The main difference between Windows and other supported operating systems is that Windows does not provide a bash environment like other systems do. We prepackaged most of tools to make the installation as friendly as possible. All you need to install manually is the msysGit package. Then you run two scripts and should have complete build environment ready. More info about the OpenPilot build system.
Tutorial video walk through explaining process of setting up Git Bash and building GCS software.
Install required software
Download and install msysGit version control system using default options except the path to install:
By default, the installer suggests to install it into C:\Program Files\Git or C:\Program Files (x86)\Git. In this case you will later have weird errors like "File not found: C:\Program". This is a known limitation.
Use default settings
By default, the installer suggest the 1st option - Use Git Bash only (no git in the PATH). If you only want to use command line builds, you may keep that option. Optionally you can choose the 2nd option, then git will be added to the PATH. It may be desired if you later want to install Qt Creator IDE and want to build GCS from it.
Use default settings
Open Git Bash window using Start menu or Windows explorer context menu.
Clone the OpenPilot repository into a path without spaces for example: C:\code\OpenPilot.
Check out the "next" source code branch:
Install Windows version of make utility:
Install toolchains used to build the software:
When the process finishes, you should have all tools to build OpenPilot software:
If all went well, you may optionally remove downloaded toolchain distribution files to free up some disk space:
Build the OpenPilot software
To build absolutely all - firmware (including bootloaders, bootloader updaters, flight firmware), Ground Control Station (GCS) and Windows installer package - just type:
It will build the UAVObjGenerator utility:
Then GCS, including automatically generated UAVObject source files (created by UAVObjGenerator):
And finally the Windows installer:
All will be built in the build sub-directory.
The GCS software will be placed into the build/openpilotgcs_release sub-directory. The firmware is embedded into the GCS code, but also can be found in the build sub-directory in corresponding folders.
And the Windows installer can be found in the build sub-directory:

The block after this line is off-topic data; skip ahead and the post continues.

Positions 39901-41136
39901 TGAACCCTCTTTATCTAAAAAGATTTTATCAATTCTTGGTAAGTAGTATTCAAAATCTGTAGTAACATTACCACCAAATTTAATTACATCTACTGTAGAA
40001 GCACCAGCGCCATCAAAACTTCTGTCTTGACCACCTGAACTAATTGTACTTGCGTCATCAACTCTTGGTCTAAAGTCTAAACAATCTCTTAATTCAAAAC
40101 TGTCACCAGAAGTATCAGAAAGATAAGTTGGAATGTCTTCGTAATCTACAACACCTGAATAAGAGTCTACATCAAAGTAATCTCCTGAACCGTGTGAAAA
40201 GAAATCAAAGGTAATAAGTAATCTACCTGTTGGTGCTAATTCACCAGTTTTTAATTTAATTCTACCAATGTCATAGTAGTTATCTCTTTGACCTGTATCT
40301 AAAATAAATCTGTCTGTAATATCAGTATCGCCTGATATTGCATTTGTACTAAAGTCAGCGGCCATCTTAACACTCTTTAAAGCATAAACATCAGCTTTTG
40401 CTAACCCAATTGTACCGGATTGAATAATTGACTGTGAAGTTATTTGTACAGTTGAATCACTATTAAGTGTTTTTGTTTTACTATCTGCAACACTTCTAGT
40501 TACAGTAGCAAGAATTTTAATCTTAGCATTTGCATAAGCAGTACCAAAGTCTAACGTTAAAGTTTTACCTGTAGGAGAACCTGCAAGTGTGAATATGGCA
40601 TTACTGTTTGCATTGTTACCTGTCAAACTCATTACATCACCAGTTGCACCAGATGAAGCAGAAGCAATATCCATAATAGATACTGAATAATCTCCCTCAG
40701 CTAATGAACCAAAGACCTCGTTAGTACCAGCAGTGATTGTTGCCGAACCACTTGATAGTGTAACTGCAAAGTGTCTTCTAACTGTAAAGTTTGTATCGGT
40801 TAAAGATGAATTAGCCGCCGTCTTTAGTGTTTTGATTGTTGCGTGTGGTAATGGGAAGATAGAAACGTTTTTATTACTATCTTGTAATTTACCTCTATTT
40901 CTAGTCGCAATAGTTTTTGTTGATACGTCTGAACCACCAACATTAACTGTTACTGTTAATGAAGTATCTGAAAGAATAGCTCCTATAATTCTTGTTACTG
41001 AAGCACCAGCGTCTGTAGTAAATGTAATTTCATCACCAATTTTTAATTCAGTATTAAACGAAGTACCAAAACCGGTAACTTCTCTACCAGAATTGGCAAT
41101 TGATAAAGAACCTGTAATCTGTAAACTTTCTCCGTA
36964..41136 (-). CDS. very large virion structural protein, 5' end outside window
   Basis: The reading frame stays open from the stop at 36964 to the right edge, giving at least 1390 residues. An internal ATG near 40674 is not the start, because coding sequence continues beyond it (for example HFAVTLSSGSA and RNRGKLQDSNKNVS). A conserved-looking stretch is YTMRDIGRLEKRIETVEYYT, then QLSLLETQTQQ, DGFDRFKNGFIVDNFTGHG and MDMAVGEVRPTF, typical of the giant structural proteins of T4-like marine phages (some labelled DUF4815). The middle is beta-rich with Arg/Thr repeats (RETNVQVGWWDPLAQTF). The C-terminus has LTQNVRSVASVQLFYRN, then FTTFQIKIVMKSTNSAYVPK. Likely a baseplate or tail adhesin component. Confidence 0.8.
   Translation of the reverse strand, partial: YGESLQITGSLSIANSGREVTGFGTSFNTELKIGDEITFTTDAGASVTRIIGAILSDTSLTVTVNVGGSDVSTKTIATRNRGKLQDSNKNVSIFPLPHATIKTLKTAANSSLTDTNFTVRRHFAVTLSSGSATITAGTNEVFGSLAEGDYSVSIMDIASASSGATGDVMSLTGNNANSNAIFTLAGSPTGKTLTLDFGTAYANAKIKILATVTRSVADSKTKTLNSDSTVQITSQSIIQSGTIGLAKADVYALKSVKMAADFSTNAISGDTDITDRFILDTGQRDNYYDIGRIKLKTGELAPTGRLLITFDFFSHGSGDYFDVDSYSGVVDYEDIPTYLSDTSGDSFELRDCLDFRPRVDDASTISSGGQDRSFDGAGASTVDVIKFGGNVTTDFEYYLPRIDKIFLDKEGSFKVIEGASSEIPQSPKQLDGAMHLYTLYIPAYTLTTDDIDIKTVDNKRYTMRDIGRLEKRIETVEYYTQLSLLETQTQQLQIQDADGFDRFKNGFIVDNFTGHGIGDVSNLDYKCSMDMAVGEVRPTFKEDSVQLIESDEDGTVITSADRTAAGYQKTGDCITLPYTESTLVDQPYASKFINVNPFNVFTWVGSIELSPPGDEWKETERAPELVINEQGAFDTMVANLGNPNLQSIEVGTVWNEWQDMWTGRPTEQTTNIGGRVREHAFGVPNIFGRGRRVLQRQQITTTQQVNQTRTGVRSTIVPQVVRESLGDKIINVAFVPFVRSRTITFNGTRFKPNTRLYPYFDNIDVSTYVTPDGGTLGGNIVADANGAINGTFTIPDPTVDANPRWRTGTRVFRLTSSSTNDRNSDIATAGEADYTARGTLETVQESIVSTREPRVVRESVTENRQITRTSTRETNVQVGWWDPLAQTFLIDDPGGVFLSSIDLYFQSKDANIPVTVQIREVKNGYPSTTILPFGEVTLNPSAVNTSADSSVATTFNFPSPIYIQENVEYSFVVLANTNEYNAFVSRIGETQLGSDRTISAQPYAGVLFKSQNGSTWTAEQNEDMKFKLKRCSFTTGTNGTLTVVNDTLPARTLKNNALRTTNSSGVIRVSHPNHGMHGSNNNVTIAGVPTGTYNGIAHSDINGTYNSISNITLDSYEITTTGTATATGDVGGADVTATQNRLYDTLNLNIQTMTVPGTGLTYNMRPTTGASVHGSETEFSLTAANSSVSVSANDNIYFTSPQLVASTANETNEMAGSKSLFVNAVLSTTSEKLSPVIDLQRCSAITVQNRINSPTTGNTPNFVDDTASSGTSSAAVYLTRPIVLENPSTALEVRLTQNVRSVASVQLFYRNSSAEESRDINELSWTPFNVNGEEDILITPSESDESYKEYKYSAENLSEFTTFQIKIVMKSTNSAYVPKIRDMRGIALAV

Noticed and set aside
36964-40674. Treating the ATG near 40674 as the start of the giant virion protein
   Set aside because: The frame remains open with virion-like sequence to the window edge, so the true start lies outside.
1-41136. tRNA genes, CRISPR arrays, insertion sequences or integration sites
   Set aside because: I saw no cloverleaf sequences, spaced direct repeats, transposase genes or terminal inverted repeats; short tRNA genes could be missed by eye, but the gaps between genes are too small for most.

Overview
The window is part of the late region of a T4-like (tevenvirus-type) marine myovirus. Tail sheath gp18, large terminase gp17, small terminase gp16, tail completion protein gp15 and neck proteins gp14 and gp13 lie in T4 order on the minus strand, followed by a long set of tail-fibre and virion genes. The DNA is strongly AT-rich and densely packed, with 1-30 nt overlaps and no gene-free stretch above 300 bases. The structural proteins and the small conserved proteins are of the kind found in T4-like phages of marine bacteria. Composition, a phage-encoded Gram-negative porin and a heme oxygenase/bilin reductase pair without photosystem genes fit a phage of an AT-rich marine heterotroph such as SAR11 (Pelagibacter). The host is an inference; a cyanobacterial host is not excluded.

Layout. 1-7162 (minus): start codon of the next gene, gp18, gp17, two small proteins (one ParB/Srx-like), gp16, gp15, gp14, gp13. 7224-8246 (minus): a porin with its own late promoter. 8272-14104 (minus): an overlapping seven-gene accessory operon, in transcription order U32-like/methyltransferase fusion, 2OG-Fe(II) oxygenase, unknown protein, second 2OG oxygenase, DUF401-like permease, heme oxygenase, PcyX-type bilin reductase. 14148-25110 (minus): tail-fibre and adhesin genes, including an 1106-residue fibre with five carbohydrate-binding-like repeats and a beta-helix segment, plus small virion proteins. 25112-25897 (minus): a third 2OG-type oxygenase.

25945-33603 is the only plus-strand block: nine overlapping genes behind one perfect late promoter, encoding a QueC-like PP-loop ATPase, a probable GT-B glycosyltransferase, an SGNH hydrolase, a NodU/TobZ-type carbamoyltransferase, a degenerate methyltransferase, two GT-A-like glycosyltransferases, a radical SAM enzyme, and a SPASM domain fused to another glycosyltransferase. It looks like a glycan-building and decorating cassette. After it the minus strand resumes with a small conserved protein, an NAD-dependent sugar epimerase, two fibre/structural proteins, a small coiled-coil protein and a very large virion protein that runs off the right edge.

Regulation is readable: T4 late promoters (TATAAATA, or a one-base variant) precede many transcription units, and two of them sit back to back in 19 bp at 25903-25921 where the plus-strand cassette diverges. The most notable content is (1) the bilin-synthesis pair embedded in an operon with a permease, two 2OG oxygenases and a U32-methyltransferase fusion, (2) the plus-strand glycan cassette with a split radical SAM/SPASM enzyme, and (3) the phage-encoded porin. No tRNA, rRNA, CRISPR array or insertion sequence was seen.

Congratulations! You have built the complete OpenPilot software suite!
More build hints
tools/bin/make every time? Create a new directory called bin in your profile folder.
Copy make.exe from tools/bin sub-directory of your OpenPilot folder to the
bin folder you just created.
This folder is in the PATH already, then you may use just
Complete list of available make targets is available by using make help. You can build anything you want. The build system will automatically build all prerequisites if necessary.
If you have enough RAM (5-6GB or more) and multi-core CPU, you may build the software using parallel builds. To do so add -j option to the make command line:
In this case you may build all in 5-10 minutes.
Use clean_package target if you want to rebuild all from scratch:
Finally, to remove all build results use:
Due to automated toolchain installation, the install and build process should be straightforward. But if it fails, you should save build logs and ask for help on the OpenPilot forum in this thread.
- Use V=1 make command line option. It provides more verbose output including command lines and full paths.
- Use clean_package target. It removes the build directory first, so gets rid of such problems as wrong paths in object files or broken dependencies.
- Save complete build log to a file using redirection of standard output and standard error streams. Then the log can be posted on forums.
This is the recommended command line for troubleshooting:
In the example above we build clean package (that is, build directory will be removed before build) using verbose output (V=1), sending standard error stream to the standard output stream (2>&1) and making a copy of both in make_log.txt text file using pipe. Note that use -j for troubleshooting is probably a bad idea.
As you may notice, V=1 adds a lot of useful for troubleshooting info which the rest of command line copies to a text file: